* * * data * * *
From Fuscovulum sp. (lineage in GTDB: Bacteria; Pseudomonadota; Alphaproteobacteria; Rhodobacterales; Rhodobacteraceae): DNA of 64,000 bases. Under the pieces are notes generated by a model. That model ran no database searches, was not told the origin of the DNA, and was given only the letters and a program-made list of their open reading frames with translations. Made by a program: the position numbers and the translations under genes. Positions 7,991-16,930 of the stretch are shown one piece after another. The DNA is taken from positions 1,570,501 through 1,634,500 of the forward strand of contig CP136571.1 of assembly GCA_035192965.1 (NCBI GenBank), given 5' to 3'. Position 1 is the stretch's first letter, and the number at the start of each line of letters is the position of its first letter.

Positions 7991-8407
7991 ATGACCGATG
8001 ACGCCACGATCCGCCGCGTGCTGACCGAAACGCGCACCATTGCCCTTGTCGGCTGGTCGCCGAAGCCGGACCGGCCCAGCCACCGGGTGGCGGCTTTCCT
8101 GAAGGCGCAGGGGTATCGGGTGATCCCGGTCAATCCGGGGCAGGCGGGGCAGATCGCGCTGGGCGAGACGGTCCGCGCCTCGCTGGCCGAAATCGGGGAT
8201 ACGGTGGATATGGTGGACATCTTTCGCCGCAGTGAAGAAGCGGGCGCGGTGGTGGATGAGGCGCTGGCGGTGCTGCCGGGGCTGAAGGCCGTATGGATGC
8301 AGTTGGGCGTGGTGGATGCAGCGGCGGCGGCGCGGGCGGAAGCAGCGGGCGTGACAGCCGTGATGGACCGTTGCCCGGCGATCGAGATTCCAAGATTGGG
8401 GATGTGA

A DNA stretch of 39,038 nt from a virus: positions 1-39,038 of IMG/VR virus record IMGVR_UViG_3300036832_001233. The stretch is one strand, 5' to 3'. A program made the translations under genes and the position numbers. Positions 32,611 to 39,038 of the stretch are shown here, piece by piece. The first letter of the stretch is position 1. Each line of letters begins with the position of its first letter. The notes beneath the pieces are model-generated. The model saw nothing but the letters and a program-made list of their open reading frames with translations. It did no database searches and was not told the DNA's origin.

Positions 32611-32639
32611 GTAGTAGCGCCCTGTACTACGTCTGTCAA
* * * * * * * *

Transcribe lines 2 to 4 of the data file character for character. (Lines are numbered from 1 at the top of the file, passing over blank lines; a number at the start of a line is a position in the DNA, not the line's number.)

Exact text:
Positions 7991-8407
7991 ATGACCGATG
8001 ACGCCACGATCCGCCGCGTGCTGACCGAAACGCGCACCATTGCCCTTGTCGGCTGGTCGCCGAAGCCGGACCGGCCCAGCCACCGGGTGGCGGCTTTCCT